One day, Travis asked Griffin what he was going to do after college. “He said, ‘Well right now I’m just kinda waiting for someone to look at me and say, Hey I’m moving to blank, do you wanna move with me?’ And I said, ‘I’m gonna move to Cincinnati, you wanna move with me?’ and he said yeah.”
The brothers had always been close—Justin and Griffin even went to college at Marshall University in their own hometown of Huntington, West Virginia. When Griffin and Travis moved to Cincinnati, a few hours away, Justin says, “It was weird to have them in a different place.” At the time, Justin was a writer for Joystiq, AOL’s video games blog. He co-hosted their podcast, which Griffin had guest-hosted. (Griffin was also writing for Joystiq as a student at Marshall and continued to do so when he finished school—he is the rare blessed person who graduated from college in 2008 straight into a full-time job. The two now write and produce videos for Polygon.) A podcast was a project the brothers could work on together, long-distance. Justin told me, “Advice was something we picked as a general interest thing that we could all weigh in on. We’re all blowhards, anyway, and we could bloviate about telling people how to live their lives.”
Griffin was just 22 when the podcast started—a baby in terms of life experience. Why advice? “Cause it’s a funny idea for a comedy show of just, like, three people who don’t know anything. Like what if Dear Abby was a goober?”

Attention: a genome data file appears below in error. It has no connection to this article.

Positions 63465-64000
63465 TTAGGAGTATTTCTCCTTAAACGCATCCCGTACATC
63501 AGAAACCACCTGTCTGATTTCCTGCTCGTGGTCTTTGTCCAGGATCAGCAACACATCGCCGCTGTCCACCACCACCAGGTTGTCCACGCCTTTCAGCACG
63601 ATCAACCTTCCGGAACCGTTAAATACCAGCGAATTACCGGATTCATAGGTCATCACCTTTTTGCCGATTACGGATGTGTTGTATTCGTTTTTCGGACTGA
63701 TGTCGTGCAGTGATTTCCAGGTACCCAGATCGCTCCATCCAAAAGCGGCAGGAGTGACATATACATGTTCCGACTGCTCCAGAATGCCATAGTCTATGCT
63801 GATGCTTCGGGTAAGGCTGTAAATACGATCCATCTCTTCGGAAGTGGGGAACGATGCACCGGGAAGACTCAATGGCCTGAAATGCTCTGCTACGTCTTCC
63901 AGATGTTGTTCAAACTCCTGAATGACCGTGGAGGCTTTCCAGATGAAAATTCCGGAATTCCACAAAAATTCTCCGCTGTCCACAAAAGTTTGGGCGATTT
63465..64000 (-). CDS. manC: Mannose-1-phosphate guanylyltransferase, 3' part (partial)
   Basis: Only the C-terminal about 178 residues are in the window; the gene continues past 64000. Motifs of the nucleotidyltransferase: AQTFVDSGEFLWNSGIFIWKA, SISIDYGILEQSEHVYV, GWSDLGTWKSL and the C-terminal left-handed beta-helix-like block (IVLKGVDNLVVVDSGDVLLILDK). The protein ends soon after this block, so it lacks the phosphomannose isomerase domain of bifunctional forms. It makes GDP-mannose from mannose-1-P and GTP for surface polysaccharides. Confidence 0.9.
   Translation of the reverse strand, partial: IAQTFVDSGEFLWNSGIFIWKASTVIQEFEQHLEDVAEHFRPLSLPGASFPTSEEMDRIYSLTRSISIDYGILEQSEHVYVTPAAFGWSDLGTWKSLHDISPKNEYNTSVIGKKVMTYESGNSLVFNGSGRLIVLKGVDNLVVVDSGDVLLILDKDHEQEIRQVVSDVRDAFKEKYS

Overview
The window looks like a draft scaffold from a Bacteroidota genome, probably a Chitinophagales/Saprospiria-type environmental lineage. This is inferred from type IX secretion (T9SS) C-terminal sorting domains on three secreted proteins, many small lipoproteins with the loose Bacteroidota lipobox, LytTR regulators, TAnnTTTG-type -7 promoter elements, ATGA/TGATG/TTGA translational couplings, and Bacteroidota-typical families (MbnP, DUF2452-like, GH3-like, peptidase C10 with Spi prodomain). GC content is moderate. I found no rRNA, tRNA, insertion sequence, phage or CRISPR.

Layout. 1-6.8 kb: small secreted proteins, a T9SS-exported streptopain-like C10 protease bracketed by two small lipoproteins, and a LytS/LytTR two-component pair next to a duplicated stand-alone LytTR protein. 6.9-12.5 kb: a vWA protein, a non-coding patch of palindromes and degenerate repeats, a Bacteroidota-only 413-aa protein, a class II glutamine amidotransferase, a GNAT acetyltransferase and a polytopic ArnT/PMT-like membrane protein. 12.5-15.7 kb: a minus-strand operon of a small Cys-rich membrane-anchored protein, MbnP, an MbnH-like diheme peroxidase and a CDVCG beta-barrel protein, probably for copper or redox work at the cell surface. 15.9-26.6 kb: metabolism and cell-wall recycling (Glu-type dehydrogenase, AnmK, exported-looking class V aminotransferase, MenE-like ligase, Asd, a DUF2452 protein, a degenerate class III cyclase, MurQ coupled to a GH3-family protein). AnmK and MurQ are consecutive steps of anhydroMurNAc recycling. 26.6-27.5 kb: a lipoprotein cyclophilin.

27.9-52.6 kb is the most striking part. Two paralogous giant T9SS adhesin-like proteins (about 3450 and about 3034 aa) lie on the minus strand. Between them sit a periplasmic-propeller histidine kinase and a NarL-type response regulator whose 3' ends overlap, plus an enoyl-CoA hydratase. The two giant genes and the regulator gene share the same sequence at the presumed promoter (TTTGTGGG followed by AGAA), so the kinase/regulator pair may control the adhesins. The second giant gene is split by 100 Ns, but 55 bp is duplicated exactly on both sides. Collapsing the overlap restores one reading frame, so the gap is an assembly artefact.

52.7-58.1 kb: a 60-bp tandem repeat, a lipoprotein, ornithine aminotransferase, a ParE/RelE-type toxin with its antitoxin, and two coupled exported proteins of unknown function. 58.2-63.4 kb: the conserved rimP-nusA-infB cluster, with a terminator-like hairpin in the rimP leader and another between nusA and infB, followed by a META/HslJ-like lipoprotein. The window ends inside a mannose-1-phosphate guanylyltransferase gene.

When I talked to Jesse Thorn, proprietor of Maximum Fun, the podcast network MBMBaM joined about 40 episodes in, I asked him if the brothers were serious about giving advice. He said, “They will deny that to this day. But realistically, they are three really decent, moral, caring guys who want to help people if they get the opportunity to do so.” As to Griffin’s claim that they were in no position to offer advice? Jesse laughed. “Just because they’ve never visited a teen sex club or something doesn’t mean that they didn’t have anything to contribute to the world.”
The advice, from the start, was earnest and sincere—not a goof but the glue that held the goofs together. Yet Griffin and his brothers express discomfort with the idea of people going back and listening to early episodes, as completists and longtime fans who are writing magazine articles are prone to do. He said, “There’s no part of me that can listen to that old stuff and not think, ‘God, I was so mean spirited.’ To say those things and to not even think about it? It’s ignorant but it’s also just shitty.”
Justin told me, “I think we’ve always tried to be [inclusive], it’s just early on we didn’t necessarily have the tools or the understanding of how to be that way. I think mainly that’s because we grew up around people like us. So that was our default. But that expanded. ‘People like us’ has gotten a lot broader since we’ve had a much broader audience.”
The turning point was furries. It was around episode 30, not even in response to a listener’s letter, but to a Yahoo Answers question from a thirteen-year-old furry wondering about coming out to his family. The brothers’ comedy comes from escalation, each taking the previous joke farther and to sillier lengths. In this case, the joke—the “joke”—was about how freaked out and disturbed they were by furries.